Tom DeLorey was working for a coin authentication team under the direction and ownership of the American Numismatic Association (ANA). DeLorey received a call from a man in Las Vegas who said that he had an opportunity to buy an 1804 Draped Bust Dollar. He hinted that the coin might very well be the stolen du Pont specimen and insisted that any possible 1804 Draped Bust Dollar had to be authenticated first. But the seller refused to come to the ANA’s headquarters in Colorado Springs.
So, DeLorey agreed to meet the buyer and seller in Las Vegas. But the seller did not show up, and DeLorey assumed that was the end of the discussion.
But just a year later, DeLorey crossed paths again with this stolen coin. A seller had made an agreement with a dealer in Texas to sell him this coin. The dealer demanded that the coin be authenticated by the ANA in Colorado Springs before making any payment. The seller would bring the coin to the ANA and leave it with them to authenticate. If they said it was genuine, the seller would leave the coin, fly back to Texas, and get paid. The ANA’s authentication team sent the authenticated coin to the Texas dealer.
The ANA authenticator handed the coin to DeLorey and asked him what he thought of it. DeLorey went to the library and there he matched the coin to the picture of the Linderman specimen, shown in references and in auction catalogs. The diagnostics all matched. It was the stolen du Pont coin.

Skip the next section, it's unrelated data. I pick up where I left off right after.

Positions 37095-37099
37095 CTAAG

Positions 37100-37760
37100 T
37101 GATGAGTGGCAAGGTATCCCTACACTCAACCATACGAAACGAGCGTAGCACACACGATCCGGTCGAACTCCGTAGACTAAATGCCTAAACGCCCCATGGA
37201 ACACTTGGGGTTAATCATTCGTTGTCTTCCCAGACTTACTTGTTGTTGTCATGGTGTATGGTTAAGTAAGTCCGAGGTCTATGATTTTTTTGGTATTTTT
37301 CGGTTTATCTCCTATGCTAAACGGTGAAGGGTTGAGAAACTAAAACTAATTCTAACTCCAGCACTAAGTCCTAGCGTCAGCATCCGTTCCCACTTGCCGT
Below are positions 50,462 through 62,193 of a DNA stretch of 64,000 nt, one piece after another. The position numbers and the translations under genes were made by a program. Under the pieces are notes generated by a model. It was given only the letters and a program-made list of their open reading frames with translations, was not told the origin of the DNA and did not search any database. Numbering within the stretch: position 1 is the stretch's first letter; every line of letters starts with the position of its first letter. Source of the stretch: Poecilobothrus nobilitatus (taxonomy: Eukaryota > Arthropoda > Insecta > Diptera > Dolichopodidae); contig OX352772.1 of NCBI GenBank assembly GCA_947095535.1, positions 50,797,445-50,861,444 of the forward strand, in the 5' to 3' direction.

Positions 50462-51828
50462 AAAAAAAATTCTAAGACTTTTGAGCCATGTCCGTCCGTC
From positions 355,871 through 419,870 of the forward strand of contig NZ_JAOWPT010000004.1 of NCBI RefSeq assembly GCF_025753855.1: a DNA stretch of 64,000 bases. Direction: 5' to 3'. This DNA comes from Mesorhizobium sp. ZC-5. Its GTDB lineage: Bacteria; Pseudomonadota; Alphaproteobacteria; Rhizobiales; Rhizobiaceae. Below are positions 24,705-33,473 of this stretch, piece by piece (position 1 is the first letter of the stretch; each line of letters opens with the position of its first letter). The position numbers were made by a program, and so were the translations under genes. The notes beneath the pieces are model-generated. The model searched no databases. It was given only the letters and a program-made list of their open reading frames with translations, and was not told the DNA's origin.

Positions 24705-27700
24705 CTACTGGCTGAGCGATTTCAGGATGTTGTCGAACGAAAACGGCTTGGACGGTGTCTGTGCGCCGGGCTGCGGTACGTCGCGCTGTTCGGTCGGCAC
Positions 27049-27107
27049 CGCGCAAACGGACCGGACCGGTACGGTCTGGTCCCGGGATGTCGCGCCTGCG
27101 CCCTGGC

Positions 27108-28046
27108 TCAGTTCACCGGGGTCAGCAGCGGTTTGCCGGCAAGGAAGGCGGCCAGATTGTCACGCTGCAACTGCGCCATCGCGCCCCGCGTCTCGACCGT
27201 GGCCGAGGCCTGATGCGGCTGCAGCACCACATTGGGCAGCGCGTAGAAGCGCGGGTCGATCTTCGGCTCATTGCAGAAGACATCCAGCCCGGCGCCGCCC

ANA Executive Vice President Ed Rochette, and DeLorey convinced the seller to leave the coin overnight while they authenticated it. He agreed, filled out the forms, and paid an authentication fee. As soon as he left, they called officials with the FBI, who came and took custody of the coin. The next morning the FBI came back with mug shots of the man who had submitted the coin as well as those of an older man. The older man was identified as an important member of a Las Vegas crime syndicate.
When the seller came back for his coin, the FBI officers were waiting and arrested him and an older gentleman who was waiting in their car with the motor running. When the case went to court in Denver, both were able to escape conviction, as the jury believed the man’s story about his deceased grandfather giving him the coin and they also felt there wasn’t enough evidence to convict the older man.
Willis du Pont was so grateful that he donated the Linderman specimen to the Smithsonian and the Cohen coin was granted to the ANA Money Museum.
No Motto Quarter and Half Dollar
By September 1999, the trio of 1866 No Motto Seated Liberty coins had been missing for 32 years.
Kevin Lipton, a well-known Beverly Hills coin dealer, was contacted by Steve Teitelbaum, the owner of Los Angeles Coin, about a possible discovery coin that he had purchased over the counter in a collection. Teitelbaum drove to Kevin Lipton’s office and showed him the coin. Lipton immediately confirmed to Teitelbaum that the coin was not a new discovery piece but that it was the missing du Pont No Motto Seated Liberty Quarter.
Teitelbaum contacted the du Pont family and the coin was reunited with them. But that was not the last of the “No Motto” coins to be recovered in such a manner.
A few weeks later, another remarkable occurrence also involved coin dealer Lipton.